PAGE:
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Don’t know where to start

Couldn’t decide what to call this post.

The failure of the US educational system.

Living in an ivory tower.

There are three branches of government. One is called Congress. There are 435 members of Congress who…

Can’t do economics. Can’t do political science.

The crush is over. Time to break up.

Breaking up is hard to do.

Welcome to reality.

Make up your own. This post by Paul Krugman (HT: Will Wilkinson) totally bewilders me:

Health care reform — which is crucial for millions of Americans — hangs in the balance. Progressives are desperately in need of leadership; more specifically, House Democrats need to be told to pass the Senate bill, which isn’t what they wanted but is vastly better than nothing. And what we get from the great progressive hope, the man who was offering hope and change, is this:

I would advise that we try to move quickly to coalesce around those elements of the package that people agree on. We know that we need insurance reform, that the health insurance companies are taking advantage of people. We know that we have to have some form of cost containment because if we don’t, then our budgets are going to blow up and we know that small businesses are going to need help so that they can provide health insurance to their families. Those are the core, some of the core elements of, to this bill. Now I think there’s some things in there that people don’t like and legitimately don’t like.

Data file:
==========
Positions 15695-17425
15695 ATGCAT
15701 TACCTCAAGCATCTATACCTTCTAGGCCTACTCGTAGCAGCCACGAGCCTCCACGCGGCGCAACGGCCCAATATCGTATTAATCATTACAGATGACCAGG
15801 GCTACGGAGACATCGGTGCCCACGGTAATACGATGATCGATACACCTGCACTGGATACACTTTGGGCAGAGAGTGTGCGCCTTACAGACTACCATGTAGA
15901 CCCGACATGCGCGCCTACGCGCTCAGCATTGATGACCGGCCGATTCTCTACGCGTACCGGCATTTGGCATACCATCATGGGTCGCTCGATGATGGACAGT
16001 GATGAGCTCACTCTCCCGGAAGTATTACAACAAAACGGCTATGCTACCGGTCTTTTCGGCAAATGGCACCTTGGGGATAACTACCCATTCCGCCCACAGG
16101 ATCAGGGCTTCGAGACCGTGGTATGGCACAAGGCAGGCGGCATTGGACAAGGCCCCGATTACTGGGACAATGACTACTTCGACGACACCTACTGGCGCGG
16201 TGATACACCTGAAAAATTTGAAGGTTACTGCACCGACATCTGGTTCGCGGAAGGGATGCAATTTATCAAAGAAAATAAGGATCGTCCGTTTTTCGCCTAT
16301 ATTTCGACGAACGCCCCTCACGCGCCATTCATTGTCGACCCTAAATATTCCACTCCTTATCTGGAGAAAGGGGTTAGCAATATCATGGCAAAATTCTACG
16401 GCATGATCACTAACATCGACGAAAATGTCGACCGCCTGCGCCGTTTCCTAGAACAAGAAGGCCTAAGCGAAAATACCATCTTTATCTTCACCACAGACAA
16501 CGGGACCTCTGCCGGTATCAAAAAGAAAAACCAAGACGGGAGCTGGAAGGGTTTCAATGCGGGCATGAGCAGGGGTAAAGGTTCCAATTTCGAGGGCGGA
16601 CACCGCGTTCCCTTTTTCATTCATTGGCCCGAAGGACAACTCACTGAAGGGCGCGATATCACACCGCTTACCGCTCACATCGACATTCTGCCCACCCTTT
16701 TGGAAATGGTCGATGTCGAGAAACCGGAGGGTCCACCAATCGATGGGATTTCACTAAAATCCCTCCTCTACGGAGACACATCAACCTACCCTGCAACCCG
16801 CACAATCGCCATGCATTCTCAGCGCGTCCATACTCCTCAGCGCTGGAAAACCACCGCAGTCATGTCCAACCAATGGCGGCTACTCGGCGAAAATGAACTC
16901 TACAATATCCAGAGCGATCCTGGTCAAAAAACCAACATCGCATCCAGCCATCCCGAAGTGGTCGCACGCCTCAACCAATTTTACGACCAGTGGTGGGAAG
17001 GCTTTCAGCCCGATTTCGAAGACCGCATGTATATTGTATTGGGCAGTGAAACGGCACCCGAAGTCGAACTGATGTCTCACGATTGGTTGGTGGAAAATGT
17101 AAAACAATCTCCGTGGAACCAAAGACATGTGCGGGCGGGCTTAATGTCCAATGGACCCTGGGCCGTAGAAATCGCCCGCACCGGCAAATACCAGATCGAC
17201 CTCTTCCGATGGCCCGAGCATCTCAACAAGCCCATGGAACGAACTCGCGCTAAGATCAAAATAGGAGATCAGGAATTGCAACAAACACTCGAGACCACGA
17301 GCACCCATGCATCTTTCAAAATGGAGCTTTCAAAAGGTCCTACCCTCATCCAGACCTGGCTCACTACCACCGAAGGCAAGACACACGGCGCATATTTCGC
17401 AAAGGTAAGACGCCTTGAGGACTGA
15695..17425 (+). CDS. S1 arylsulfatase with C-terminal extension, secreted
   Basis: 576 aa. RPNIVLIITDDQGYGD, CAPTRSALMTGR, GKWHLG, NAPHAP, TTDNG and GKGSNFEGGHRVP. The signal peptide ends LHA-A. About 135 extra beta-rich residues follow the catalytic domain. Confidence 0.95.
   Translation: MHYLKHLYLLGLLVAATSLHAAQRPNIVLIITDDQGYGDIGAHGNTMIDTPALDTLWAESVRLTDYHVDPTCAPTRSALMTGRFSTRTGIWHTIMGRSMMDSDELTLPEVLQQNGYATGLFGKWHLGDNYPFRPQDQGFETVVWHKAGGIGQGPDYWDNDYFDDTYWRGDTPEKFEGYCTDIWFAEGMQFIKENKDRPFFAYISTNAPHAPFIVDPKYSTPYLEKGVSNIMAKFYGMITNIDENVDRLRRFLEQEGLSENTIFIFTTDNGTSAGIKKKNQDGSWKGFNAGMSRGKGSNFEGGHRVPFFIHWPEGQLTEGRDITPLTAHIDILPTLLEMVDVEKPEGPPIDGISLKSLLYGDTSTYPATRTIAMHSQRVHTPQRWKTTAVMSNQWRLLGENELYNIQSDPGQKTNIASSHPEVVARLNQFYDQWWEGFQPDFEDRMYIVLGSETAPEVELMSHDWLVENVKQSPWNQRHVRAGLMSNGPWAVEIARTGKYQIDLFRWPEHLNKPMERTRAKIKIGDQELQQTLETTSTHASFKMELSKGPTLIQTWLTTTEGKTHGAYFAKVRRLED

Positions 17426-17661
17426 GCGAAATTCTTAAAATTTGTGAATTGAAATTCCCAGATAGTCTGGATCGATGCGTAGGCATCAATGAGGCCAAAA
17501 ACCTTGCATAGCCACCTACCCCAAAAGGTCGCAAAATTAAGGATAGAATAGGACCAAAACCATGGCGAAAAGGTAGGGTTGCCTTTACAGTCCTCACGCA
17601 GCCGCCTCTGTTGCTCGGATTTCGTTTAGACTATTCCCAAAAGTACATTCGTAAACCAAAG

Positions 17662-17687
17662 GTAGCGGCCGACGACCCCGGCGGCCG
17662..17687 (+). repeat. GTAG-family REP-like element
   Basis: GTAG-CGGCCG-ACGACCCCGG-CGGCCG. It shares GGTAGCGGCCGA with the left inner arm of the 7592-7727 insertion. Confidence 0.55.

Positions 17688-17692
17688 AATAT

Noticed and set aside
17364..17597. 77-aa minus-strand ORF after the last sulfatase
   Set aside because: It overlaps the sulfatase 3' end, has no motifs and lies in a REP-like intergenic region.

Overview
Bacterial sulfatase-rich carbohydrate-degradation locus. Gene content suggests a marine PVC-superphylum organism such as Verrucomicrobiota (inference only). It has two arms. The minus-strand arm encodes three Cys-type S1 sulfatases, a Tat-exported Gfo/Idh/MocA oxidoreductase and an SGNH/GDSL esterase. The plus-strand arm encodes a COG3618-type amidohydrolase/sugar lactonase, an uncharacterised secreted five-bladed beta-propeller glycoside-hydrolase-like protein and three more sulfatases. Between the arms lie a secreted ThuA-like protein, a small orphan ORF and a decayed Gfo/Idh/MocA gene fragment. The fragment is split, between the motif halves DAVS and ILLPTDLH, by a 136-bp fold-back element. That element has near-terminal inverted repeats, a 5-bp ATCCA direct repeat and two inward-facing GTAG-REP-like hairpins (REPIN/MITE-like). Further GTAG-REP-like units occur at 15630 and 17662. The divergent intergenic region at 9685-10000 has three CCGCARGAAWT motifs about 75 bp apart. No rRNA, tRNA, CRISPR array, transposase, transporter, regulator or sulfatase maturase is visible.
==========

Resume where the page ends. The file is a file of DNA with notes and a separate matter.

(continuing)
In short, “Run away, run away”!

Maybe House Democrats can pull this out, even with a gaping hole in White House leadership. Barney Frank seems to have thought better of his initial defeatism. But I have to say, I’m pretty close to giving up on Mr. Obama, who seems determined to confirm every doubt I and others ever had about whether he was ready to fight for what his supporters believed in.

In America we have what’s called a republic. It’s a particular form of democracy that involves separation of powers, a Constitution, elected officials and so on. There’s a gaggle of institutional detail that determines what gets done and what doesn’t get done. It has something to do with the will of the people but it’s more complicated than that, because we often disagree, so there’s no single will. But at any event, it’s not rule by the elite, or some kind of fiefdom.

Krugman called his post “He wasn’t the one we were waiting for.” What does that mean? You tell me. I’m afraid to even speculate.


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